I spent a week on holiday at the end of September. The Lake District is very nice. I also did a lot of writing, a lot of which I shared with one or two of my friends. The title of this post is a line one of them said late in the week. And because it’s me and I can’t stop myself, this got me to thinking. But first, context is required.
I work in an IT service desk. There are 10 of us, assuming all of us are around on any given day. The IT department is about 150, and the userbase is around 12.5 thousand.
As the service desk, we don’t have any other standard tasks, we do nothing but respond to user problems, and are entirely reactive. It can (and does) go from 0 calls in our queue to 10 in less than a minute if something breaks, with no warning. Or we can spend an hour with maybe one call each. Normally though, we take somewhere between 250-300 calls a day. Every day.
At the least, we don’t work weekends, and we can stop work the moment it turns 5pm. We don’t do on call stuff. Which is a substantial part of why I’m still in this role.
Those that know me will know that last year, I made what I knew was a terrible mistake, but I did it anyway. 7 weeks later, I’d binged all 99 of the then available episodes of Critical Role campaign 2, and assorted other bits. This was a mistake because I’d been avoiding D&D for years because I knew exactly what would happen.
Anyway, since some time around about last September (it might have been earlier, it’s very hard to pin down the exact genesis of an idea), I’ve been marinating ideas around building a world. A few months ago, I actually started writing them down.
Things are going relatively well. I have half an adventure written, I’ve decided that making maps is very hard, and spent a couple of weeks procrastinating and making a retired legendary adventuring party, which is literally just an excuse to make level 20 characters and give them any legendary loot that looks cool.
But then I needed to give them at least some basics of a backstory, and I also decided to make myself give short explanations of how each item of Very Rare or rarer came to be in their possession. Which has actually really helped me flesh out the world a bit more, so it was helpful as more than just procrastination. I know a lot more about how tall longbows and shortbows are now. And yes, a 4’8″ elf can absolutely use a 6ft longbow, because I said so.
Side note: That elf may be the most lethal character I’ve ever come up with, even conceptually. They scare me a little. Picture the potential for 12d10 +20 damage a turn, before crits, and you’ll understand what I mean. If you don’t know what any of that means, don’t worry about it.
Here’s the issue. I got most of the writing for these characters done in a week where I was sleeping in until near-lunchtime, we were going out in the afternoon, walking and visiting places and so on, while there was moderately interesting TV on, and in the car I was introducing my parents to the Sandman audio drama (it’s really good). Oh, also, I didn’t take a laptop with me, so I was writing all of this on my phone. Which is vastly productive, especially for me.
But then, maybe that’s just how productive I should normally be.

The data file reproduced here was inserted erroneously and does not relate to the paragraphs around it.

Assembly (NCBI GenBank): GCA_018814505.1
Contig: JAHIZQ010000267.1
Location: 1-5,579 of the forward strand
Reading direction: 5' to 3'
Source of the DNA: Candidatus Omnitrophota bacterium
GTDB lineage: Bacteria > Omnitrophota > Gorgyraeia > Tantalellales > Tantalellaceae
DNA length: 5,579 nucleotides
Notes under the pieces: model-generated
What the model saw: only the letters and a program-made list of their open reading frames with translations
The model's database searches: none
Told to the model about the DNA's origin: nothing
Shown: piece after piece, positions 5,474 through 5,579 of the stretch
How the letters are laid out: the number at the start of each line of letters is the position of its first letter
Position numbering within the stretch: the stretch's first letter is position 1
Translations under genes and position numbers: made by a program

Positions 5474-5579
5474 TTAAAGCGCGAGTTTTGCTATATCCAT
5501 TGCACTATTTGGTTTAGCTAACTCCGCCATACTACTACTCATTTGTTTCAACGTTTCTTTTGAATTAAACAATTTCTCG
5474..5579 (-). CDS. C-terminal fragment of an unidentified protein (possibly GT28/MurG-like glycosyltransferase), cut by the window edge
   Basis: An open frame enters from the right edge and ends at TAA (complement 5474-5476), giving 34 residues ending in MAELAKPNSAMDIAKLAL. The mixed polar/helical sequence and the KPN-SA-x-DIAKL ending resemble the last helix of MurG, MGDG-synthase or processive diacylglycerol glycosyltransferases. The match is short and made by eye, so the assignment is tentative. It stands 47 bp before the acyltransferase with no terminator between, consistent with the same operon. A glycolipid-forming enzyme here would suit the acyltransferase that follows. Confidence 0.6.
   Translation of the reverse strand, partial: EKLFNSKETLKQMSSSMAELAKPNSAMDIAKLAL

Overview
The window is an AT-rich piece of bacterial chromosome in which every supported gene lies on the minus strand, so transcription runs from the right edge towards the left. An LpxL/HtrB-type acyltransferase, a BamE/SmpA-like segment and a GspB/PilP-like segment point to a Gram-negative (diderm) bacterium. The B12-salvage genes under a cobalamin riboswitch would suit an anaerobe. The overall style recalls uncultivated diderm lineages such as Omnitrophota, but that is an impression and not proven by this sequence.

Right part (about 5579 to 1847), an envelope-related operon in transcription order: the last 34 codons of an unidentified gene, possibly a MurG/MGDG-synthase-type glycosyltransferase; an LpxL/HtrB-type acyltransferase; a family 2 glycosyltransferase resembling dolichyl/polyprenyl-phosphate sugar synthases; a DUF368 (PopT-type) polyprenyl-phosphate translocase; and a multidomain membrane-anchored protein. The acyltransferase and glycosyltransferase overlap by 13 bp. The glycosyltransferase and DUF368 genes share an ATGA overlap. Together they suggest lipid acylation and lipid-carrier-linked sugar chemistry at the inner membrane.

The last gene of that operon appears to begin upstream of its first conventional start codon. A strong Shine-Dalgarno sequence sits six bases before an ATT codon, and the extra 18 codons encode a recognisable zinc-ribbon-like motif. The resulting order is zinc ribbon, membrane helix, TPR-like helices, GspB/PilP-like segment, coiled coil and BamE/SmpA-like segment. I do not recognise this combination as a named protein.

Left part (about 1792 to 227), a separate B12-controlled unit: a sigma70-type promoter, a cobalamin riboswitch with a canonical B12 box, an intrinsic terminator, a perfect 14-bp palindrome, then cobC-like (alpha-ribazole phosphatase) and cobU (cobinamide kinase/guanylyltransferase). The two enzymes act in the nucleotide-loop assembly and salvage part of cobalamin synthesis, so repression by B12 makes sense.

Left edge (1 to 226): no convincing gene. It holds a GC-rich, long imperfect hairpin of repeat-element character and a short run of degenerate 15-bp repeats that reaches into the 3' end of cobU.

If you read back my description of my work, you’ll notice something. I’m constantly at the mercy of a phone that could ring at any moment, without real warning.
A ringtone is designed to do one very specific thing, which is immediately draw attention to the fact that the phone is ringing and needs your attention NOW. (Then people could set their own ringtones, so you knew who’s phone was ringing, I use Journey of the Sorcerer.) A ringing phone is designed to immediately put you into a stress state, best known as fight or flight. That is the actual working intent of the ringer.
I’ve recently been averaging around about 40 calls a day. Assuming I don’t miss any, that’s 40 times I get put into fight or flight. That I’ve been doing this same job for 8 years doesn’t really change that or make it better, it just increases the baseline stress level.
But wait, there’s more.
Because in-between these calls, in the quiet moments, I could get a call at any moment. So now stress is also generated by the very possibility of the phone ringing, without having any way to know when that will actually be.
You can see the problem.
There’s a reason the service desk has the most transient membership of any team in our department.
I’m not sure if there’s a reason I’ve been doing this 8 years, other than an actually incapacitating fear of writing a job application. Not submitting it, just writing it. I know people have issues with applying for jobs, not sure how many people have issues literally just updating a CV.
This isn’t actually a rant about my work, though it may sound like it. If this was that sort of rant, this post would be likely twice as long, and a lot more offensive. And I am getting better at the whole jobs thing.
I applied for an internal vacancy in the department that I think I would be brilliant at. I think knowing that it would suit me helped, as did my friends and family who read the application before I sent it and helped me improve it. I didn’t get the job, but nobody else did either, and I was told afterwards that I was just what they wanted and they were looking at the best option to lower the entry requirements so they could post the job again.
In an “ideal world”, I’d be able to quit this place and do content creation full time. But that’s extremely difficult for most partnered streamers to accomplish, let alone someone of my relative minuteness.
For now, I have all those little projects I will do when I have more energy. I’ll do them when I have more energy, perhaps because I’ll have a new job.
All pictures in this post were taken by me in the Lake District, and are unedited.